Vegetarian diets may be a superior choice to a meat-based diet with research suggesting a positive inlfluence for your heart, metabolic health and for its anti-tumour effects. However, a vegan diet may offer additional benefits – a trimmer waistline, lowered blood pressure and reduced diabetes risk.
Going 100% plant-based? Nutrients to keep an eye on.
While eating a fresh, “clean”, plant-based diet can improve your nutrient status (remember the vitamin C, vitamin D, vitamin B1, vo=itamin B9, minerals and dietary fibre that you’ll be eating), there is the potential to create a few nutritional gaps that you will need to fill.
A poorly-balanced, plant-based diet which is based on refined, processed meals, litter variety and lots of repetition in your food choices can result in an insufficient intake of vitamins D, B12 and B2; calcium and the trace minerals iron, iodine, zinc, and selenium; omega-3 fatty acids; and protein (for your essential amino acids).
One way to overcome this is by taking a vegan multivitamin and an algae oil (as an alternative to a fish oil).
What about proteins and the essential amino acids? Eating a variety of plant foods is the best place to start; for instance you could replace rice or potatoes with quinoa, or add nuts or seeds to meals which are based on veg. These swaps increase your intake of complete plant protein. Simply put, they are the type which give your body enough raw protein materials to keep you in optimal health. You can find out more about the best protein rich foods by reading Protein Power
A well-chosen plant-based diet will likely be rich in nutrients helping to improve your nutritional status and benefit your health. However, there is the potent for some critical nutrients to be limited, particularly being a vegan diet particularly when eating a vegan diet. These can include trace minerals calcium vitamin di vitamin B12, the omega fats and proteins. A daily supplement can overcome the shortfall. along with eating a variety of complementary foods which create complete protein.
Ready to eat a bit less meat? Try these recipes.
Over the past year I’ve made the switch from eating meat to eating more veg and lots of plant based meals. These are a selection of some of my favourite Gousto recipes that I’ve returned to time and again.
Spiced Sweet Potato and Aubergine Salad with Tahini
Subtly spiced with cumin and garlic and drizzled with a tahini sauce, this combo of roast aubergine and sweet potato gives the perfect ratio of carbs, protein and healthy fats.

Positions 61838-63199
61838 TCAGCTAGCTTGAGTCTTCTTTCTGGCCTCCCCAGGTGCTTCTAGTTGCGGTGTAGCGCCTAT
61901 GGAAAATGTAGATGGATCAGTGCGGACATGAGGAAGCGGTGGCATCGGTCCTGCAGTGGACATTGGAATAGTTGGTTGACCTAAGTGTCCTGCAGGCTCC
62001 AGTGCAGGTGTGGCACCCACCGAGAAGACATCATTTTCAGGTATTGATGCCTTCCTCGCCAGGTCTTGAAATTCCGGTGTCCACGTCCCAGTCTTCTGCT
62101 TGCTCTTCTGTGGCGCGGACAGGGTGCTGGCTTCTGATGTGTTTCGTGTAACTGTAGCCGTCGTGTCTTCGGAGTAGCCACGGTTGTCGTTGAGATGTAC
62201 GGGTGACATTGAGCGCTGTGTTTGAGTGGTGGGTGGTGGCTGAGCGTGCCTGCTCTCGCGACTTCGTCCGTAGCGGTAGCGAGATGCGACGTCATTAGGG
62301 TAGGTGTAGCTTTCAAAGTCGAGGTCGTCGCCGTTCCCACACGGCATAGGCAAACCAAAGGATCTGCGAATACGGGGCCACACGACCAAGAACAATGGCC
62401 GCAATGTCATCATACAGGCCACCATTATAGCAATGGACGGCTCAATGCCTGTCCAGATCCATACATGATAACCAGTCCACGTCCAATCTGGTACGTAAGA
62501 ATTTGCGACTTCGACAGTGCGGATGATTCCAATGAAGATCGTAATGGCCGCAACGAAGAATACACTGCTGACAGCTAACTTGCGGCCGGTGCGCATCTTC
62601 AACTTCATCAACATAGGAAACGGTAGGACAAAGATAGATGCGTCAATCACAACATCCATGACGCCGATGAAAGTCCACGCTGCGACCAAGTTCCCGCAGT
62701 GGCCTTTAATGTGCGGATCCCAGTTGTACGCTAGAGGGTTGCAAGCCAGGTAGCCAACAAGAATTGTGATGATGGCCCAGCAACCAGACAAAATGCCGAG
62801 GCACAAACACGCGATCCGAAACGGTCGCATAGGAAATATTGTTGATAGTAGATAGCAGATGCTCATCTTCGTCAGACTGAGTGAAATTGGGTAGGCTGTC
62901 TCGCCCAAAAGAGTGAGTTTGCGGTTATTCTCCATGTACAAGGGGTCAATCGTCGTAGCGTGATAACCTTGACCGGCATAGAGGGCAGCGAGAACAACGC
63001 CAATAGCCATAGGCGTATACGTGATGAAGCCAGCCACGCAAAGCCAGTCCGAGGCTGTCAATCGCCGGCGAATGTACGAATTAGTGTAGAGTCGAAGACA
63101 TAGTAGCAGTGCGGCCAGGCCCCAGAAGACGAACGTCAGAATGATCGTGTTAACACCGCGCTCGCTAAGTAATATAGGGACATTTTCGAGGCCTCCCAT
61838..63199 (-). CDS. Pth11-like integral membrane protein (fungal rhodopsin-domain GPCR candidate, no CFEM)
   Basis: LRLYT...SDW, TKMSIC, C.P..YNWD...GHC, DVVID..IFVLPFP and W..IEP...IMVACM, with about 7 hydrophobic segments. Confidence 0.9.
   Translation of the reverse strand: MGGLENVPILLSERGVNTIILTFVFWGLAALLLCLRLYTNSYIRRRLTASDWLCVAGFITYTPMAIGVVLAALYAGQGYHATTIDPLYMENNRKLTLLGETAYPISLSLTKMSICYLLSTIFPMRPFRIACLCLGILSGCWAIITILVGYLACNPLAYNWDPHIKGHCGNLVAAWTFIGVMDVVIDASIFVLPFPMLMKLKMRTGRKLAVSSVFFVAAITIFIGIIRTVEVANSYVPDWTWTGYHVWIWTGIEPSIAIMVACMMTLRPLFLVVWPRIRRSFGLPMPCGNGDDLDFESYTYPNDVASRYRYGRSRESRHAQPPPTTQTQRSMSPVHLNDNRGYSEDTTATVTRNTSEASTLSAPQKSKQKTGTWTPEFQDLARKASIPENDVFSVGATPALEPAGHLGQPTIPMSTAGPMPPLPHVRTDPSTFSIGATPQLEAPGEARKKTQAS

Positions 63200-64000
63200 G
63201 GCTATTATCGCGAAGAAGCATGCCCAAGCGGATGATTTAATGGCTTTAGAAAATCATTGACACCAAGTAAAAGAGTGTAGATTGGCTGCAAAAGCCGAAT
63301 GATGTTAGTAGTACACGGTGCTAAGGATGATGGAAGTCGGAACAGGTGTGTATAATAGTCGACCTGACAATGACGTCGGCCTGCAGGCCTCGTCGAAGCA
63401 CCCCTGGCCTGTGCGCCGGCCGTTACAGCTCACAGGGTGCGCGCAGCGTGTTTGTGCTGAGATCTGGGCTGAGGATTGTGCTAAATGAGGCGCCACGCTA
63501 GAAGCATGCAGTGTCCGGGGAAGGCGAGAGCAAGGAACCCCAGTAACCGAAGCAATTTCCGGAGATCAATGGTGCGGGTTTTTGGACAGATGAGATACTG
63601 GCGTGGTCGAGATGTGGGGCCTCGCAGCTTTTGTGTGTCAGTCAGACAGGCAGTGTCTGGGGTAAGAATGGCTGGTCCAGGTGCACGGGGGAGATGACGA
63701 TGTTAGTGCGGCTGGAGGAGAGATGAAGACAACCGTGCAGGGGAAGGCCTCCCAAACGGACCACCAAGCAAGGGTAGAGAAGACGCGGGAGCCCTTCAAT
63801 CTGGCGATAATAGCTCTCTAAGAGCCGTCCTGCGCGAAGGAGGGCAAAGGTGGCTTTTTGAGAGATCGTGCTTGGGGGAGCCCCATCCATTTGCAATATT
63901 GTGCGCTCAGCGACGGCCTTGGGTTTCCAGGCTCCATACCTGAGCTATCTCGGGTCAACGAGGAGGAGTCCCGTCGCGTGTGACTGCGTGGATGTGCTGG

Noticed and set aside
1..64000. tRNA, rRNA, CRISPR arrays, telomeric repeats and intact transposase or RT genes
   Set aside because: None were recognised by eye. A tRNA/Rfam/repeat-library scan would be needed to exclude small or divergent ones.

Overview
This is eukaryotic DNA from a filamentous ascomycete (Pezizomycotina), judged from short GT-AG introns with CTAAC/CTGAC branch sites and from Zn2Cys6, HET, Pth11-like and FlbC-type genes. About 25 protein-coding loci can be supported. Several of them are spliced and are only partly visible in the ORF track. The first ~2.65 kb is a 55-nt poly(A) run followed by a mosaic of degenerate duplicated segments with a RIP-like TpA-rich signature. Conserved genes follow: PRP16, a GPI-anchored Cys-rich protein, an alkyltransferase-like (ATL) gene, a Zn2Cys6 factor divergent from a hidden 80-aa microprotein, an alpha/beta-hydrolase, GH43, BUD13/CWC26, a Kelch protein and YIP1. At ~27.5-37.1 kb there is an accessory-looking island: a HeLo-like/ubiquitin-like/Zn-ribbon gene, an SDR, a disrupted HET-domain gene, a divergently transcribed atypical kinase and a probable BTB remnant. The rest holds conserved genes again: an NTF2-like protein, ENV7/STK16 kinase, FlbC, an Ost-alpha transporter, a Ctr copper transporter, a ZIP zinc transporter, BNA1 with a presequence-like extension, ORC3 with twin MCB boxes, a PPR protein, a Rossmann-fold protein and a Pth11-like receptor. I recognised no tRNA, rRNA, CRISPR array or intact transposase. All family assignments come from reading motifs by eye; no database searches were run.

Creamy Coronation Chickpea Salad
Coronation chicken is a British salad but here it’s cooked with a twist and uses chickpeas instead of chicken. Creamy, tangy, crunchy and full of fibre too.
Roast Cauliflower and Lentil Salad with Tahini Drizzle
The dense texture of roasted cauliflower is a delicious alternative to meat. It’s paired here with nutty lentils, a superior source of plant protein.
The idea of eating less meat and more vegetables has gained in appeal, so much so that the vegan food market has grown by over 200% in just 2 years. Many diners are attracted by the idea of increasing their nutrient intake, plant based diets are particularly beneficial when it comes to your health. Who would say no to a trim waistline, healthy blood pressure, balanced insulin and blood glucose levels or less inflammation. It’s even more surprising to lear that non-active vegetarians had similar measures of metabolic health as regularly exercising, fit omnivores. There’s never been an easier time to explore a plant-based diet. But don’t fall into the convenience food trap, and eat lots of processed soy. Instead try creating a home-cooked meal using these nutritionally balanced, tried and tested recipe ideas.
1. Richter M et al (2016) Vegan diet. Position of the German Nutrition Society (DGE).
2. Goff L et al (2005) Veganism and its relationship with insulin resistance and intramyocellular lipid.
3. Fontana et al (2007) Long-term low-calorie low-protein vegan diet and endurance exercise are associated with low cardiometabolic risk.
4. Zhang et al (2013) Attenuated associations between increasing BMI and unfavorable lipid profiles in Chinese Buddhist vegetarians.
5. Tai Le L & Sabate J (2014) Beyond Meatless, the Health Effects of Vegan Diets: Findings from the Adventist Cohorts
Images at Unsplash
Juan Jose Valencia